Some people are hoarders. Others are throwers. And we all tend to hold on to certain sentimental items that have meaning only to ourselves. So when we’re gone, it’s likely that those sentimental items will be sold or given away, or even put in the garbage.
There are other sentimental realities that are not material: memories, visions, hopes and dreams sought after and attained; stories of struggle and victory, failure and success, and the significance of one’s personal faith throughout life. To pass these realities on to our heirs (and other descendants) we need to communicate our personal histories.
Concordia Historical Institute (St. Louis) does a good job of explaining the rationale for encouraging Christians to make autobiographical notes about their lives:
“Autobiography serves church history by producing historical records. We are not suggesting prideful patting oneself on the back, however, but that in godly humility you write an account of your life and work, telling the good and the bad, the high points and low points, the successes and failures. These are all part of the story of God's continuing grace in and through the church.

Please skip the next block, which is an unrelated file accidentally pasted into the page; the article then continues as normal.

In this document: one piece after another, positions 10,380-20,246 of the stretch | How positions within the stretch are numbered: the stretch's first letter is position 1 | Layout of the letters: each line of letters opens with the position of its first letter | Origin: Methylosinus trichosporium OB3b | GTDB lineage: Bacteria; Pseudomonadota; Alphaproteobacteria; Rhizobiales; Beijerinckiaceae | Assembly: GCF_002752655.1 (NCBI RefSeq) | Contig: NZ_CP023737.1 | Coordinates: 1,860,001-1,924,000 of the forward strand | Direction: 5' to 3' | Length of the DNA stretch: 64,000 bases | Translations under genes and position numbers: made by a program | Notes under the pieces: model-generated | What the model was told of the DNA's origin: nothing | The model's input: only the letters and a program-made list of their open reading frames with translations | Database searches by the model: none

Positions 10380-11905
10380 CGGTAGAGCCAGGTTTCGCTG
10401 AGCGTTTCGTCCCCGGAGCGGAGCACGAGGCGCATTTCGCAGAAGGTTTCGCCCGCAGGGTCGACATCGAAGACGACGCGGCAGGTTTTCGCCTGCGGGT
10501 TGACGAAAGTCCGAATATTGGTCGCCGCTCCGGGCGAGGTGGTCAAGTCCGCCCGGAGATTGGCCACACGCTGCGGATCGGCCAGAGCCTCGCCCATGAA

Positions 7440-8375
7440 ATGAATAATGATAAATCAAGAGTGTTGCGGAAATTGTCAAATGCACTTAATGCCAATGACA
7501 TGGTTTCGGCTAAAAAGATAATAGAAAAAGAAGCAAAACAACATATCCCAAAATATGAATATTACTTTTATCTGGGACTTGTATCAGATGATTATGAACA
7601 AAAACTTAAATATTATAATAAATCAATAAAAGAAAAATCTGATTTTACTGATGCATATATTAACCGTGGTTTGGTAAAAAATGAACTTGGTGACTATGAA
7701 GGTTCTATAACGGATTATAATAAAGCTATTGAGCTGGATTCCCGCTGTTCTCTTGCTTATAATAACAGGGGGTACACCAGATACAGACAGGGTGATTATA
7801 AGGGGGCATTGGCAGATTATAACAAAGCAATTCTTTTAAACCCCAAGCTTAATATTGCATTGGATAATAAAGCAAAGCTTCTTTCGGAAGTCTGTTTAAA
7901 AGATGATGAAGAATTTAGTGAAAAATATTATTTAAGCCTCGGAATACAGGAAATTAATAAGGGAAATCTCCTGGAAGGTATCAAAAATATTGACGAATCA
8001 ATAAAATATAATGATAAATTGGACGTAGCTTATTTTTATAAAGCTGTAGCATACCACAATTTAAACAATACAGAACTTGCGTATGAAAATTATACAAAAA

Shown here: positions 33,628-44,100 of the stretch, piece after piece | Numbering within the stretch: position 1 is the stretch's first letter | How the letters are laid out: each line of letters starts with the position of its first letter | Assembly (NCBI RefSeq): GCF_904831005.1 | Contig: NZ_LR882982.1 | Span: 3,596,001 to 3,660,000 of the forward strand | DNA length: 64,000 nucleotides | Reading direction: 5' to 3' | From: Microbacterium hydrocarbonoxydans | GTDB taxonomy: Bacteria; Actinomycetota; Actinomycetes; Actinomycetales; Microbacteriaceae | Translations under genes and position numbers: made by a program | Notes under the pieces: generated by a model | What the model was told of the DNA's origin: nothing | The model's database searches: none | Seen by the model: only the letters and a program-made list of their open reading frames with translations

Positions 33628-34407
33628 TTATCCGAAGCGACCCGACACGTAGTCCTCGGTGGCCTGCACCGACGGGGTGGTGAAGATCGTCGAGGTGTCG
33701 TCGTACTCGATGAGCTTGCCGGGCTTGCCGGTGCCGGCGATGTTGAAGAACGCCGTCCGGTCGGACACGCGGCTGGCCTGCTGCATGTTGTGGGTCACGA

Personal insights into the past, an evaluation of personal experiences in the service of the church, comments on major events and many related subjects can often be better understood through autobiographical accounts, reminiscences and diary entries. Without the accounts of the services rendered and reactions to episodes and incidents in the church, much human interest data can easily be lost.” (Service Bulletin #3b at http://chi.lcms.org/)
Whatever age we are, it’s never too early or too late to keep a journal, or just jot down some facts that could be useful to those who follow after us, in our families, in our work place, and in the church. Even if we don't see that there is much value in the story of our lives, some day there will be others who are thankful that we took the time to write them down.